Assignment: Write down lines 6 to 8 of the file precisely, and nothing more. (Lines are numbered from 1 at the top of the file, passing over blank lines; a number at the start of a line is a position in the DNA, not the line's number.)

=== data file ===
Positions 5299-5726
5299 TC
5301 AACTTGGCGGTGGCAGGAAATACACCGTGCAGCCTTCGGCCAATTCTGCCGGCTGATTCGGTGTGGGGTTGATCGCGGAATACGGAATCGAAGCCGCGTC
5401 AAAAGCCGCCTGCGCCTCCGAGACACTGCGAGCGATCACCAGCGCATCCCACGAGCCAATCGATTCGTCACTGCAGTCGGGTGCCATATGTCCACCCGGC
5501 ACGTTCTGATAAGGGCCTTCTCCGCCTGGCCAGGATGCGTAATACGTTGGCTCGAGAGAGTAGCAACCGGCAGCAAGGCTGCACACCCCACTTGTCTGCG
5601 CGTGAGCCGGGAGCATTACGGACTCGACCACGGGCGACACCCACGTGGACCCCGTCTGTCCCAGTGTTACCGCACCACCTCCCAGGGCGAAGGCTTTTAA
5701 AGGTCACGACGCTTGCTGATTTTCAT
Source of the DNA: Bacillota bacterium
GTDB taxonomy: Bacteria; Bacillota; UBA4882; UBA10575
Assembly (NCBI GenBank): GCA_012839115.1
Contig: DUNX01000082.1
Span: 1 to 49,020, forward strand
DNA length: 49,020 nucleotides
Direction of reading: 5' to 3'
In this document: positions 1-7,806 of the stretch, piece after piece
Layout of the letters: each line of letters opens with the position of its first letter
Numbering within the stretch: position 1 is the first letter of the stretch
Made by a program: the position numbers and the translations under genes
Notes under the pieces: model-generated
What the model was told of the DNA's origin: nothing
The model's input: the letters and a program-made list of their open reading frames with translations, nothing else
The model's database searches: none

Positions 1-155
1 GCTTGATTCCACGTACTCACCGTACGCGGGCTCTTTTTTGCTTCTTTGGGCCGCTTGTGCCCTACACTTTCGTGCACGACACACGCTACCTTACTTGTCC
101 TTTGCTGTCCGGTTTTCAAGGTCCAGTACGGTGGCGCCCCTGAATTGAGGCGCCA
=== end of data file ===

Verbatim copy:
5601 CGTGAGCCGGGAGCATTACGGACTCGACCACGGGCGACACCCACGTGGACCCCGTCTGTCCCAGTGTTACCGCACCACCTCCCAGGGCGAAGGCTTTTAA
5701 AGGTCACGACGCTTGCTGATTTTCAT
Source of the DNA: Bacillota bacterium